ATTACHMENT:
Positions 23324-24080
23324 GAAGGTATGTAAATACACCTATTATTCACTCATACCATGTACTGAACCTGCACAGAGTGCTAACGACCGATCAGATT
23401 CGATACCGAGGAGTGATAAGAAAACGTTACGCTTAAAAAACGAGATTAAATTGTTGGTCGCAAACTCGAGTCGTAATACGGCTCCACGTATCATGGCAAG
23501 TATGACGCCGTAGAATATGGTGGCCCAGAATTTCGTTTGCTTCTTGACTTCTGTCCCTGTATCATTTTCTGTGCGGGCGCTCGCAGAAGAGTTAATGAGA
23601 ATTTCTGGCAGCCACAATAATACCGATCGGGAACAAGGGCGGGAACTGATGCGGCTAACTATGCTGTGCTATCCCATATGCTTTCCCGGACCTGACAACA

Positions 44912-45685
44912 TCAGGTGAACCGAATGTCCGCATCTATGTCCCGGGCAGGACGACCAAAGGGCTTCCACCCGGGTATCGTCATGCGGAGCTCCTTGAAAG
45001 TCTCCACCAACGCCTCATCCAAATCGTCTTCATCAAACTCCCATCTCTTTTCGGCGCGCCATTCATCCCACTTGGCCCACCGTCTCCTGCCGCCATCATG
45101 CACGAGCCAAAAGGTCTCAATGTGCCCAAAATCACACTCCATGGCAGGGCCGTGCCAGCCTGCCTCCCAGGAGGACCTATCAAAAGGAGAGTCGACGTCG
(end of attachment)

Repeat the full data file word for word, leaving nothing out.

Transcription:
Positions 23324-24080
23324 GAAGGTATGTAAATACACCTATTATTCACTCATACCATGTACTGAACCTGCACAGAGTGCTAACGACCGATCAGATT
23401 CGATACCGAGGAGTGATAAGAAAACGTTACGCTTAAAAAACGAGATTAAATTGTTGGTCGCAAACTCGAGTCGTAATACGGCTCCACGTATCATGGCAAG
23501 TATGACGCCGTAGAATATGGTGGCCCAGAATTTCGTTTGCTTCTTGACTTCTGTCCCTGTATCATTTTCTGTGCGGGCGCTCGCAGAAGAGTTAATGAGA
23601 ATTTCTGGCAGCCACAATAATACCGATCGGGAACAAGGGCGGGAACTGATGCGGCTAACTATGCTGTGCTATCCCATATGCTTTCCCGGACCTGACAACA

Positions 44912-45685
44912 TCAGGTGAACCGAATGTCCGCATCTATGTCCCGGGCAGGACGACCAAAGGGCTTCCACCCGGGTATCGTCATGCGGAGCTCCTTGAAAG
45001 TCTCCACCAACGCCTCATCCAAATCGTCTTCATCAAACTCCCATCTCTTTTCGGCGCGCCATTCATCCCACTTGGCCCACCGTCTCCTGCCGCCATCATG
45101 CACGAGCCAAAAGGTCTCAATGTGCCCAAAATCACACTCCATGGCAGGGCCGTGCCAGCCTGCCTCCCAGGAGGACCTATCAAAAGGAGAGTCGACGTCG